Just like the EOS R when it came out, it didn't have great specs on paper but when you used it you realized that it was actually a great camera. Matti Hapoja made a video talking about why he tough it was the best vlogging camera at the time.
I was so excited when I got the camera but I had one big problem: my old APS-C lens wouldn't work with the camera. It's a rocky mistake, I know. At that time I knew that I wanted two lenses for my new camera: a 70 - 200 mm and 16 - 35 mm lens. My problem was that I didn't have the budget to buy both. I decided to buy the 24-105 mm kit lens. It's an overall great lens and a good compromise between the two others.
In the last months, I decided that with my upcoming trip to Italy it was time to invest in a new lens. The longer focal range was what I missed the most during my time in Vancouver so I decided that I would be getting the 70-200 mm f/2.8 MK III. I started telling myself: Isn't the lens that everyone has? It must be the must-have lens for me too?
Then all the rumors and great reviews about the EOS R started to affect me. I started asking myself: should I switch to the EOS R? The camera is light, the lenses are smaller, the video has c-log, it shoots in 4k. The weight and size were a big argument for me because space in my backpack while hiking is always a problem. Also, DSRL is getting old. Does this mean the lens will soon have no value?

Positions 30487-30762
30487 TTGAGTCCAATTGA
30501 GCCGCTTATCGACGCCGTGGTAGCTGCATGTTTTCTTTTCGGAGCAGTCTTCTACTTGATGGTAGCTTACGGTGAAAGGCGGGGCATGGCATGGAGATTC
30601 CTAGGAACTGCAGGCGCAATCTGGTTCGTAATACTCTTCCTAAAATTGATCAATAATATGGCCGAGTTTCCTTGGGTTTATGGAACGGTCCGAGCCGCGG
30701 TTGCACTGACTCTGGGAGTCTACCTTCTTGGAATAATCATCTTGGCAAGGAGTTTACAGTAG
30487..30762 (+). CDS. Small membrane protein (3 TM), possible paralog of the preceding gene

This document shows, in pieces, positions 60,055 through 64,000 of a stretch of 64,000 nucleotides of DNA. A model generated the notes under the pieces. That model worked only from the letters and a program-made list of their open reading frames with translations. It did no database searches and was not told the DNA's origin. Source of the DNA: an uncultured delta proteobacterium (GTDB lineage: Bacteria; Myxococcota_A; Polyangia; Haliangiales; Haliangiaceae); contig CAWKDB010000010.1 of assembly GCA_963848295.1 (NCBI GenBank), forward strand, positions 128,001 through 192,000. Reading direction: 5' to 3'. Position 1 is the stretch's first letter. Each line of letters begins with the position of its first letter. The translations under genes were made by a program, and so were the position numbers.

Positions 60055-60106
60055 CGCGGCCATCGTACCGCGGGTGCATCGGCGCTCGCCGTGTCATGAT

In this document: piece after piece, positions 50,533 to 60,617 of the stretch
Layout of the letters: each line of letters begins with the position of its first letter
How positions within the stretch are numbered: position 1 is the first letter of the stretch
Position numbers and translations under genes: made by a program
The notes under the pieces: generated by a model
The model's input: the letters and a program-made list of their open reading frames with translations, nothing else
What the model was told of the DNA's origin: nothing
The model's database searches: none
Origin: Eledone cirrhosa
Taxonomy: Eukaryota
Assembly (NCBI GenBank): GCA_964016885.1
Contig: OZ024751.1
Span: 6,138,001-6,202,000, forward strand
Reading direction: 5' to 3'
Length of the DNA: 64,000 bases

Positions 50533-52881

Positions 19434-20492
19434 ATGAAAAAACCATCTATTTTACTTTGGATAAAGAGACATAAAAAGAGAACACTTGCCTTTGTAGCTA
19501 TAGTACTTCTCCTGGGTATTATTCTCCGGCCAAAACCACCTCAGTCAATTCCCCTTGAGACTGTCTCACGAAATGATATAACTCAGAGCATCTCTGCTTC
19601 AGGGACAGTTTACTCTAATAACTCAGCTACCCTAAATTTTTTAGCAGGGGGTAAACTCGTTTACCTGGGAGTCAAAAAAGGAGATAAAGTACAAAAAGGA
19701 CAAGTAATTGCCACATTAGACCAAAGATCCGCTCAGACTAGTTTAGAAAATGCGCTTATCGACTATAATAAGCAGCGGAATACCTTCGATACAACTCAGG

When I started having all these questions, I found the Canon 70-200 mm f/4.0 MK II. This lens came out not even two years ago and it's has everything that the f2.8 version with a smaller aperture but most notably with half the weight.
The stabilization is simply insane. I am actually amazed that this level of stabilization is even possible. Also, I don't need the f2.8 aperture because I won't be using this lens to take portraits or other types of photos that require a very shallow depth of field. It is very important to keep in mind what will be your use case when buying new gear.
All this to say that when I discovered this lens it reminded my one thing: lenses are more important than the camera body. It might be cooler to buy a need camera body because it's full of new features but with my current 6D MK II and my DJI Osmo Pocket that can film 4k video, I didn't see why buying an EOS R in the new future would help me getting better picture or video. The 6D MK II also has some advantages like better battery life and an optical viewfinder that is great in low light conditions. I also don't have powerful enough computer to edit native 4k footage, so I need to use proxies for everything over 1080 which is a pain.